Key Takeaway: Rising transportation emissions are driving increases in statewide emissions.
As the updated greenhouse gas inventory data clearly indicate, Oregon’s emissions had been declining or holding relatively steady through 2014 but recorded a non-trivial increase between 2014 and 2015. The majority of this increase (60%) was due to increased emissions from the transportation sector, specifically the use of gasoline and diesel. The reversal of the recent trend in emissions declines, both in the transportation sector and statewide, likely means that Oregon will not meet its 2020 emission reduction goal. More action is needed, particularly in the transportation sector, if the state is to meet our longer-term GHG reduction goals.
In Oregon, as in many states, transportation is now the largest source of greenhouse gas emissions, and cheaper gas is now prompting more travel. The decline in gasoline prices in mid-2014 prompted an increasing in driving and with it, an increase in crashes and carbon pollution. Oregon’s vehicle miles traveled, which had been declining steadily, ticked up in 2015, as did its fatality rate. Building more freeway capacity–which will trigger more traffic–flies in the face of the state’s stated and legislated commitment to reducing greenhouse gases.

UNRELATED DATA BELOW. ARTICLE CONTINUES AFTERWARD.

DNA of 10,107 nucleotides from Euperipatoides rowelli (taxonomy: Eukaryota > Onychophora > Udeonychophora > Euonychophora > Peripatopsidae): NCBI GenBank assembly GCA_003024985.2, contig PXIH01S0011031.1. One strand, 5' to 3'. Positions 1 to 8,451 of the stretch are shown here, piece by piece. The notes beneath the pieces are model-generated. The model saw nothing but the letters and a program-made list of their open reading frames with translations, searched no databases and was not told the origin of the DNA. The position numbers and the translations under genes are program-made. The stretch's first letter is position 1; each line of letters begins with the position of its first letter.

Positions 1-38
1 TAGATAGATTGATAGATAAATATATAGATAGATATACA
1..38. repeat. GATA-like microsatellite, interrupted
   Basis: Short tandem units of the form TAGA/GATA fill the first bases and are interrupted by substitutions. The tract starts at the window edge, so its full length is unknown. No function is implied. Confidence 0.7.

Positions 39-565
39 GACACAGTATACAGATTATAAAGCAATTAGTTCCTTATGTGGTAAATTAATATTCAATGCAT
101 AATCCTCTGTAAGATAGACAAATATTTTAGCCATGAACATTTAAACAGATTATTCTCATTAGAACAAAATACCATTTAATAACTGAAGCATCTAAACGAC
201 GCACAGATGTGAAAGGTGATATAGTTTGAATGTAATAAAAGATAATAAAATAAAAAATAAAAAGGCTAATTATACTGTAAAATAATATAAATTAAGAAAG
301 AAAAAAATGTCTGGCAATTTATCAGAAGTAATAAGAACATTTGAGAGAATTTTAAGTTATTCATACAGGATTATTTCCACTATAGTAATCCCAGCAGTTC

Building more capacity doesn’t solve congestion, it just increases traffic (and emissions)
The new word of the day is bottleneck: Supposedly, adding a lane or two in a few key locations will magically remedy traffic congestion. But the evidence is always that when you “fix” one bottleneck, the road simply gets jammed up at the next one. As the Frontier Group has chronicled, the nation is replete with examples of billion dollar boondoggle highways that have been sold on overstated traffic projections, and which have done little or nothing to reduce congestion.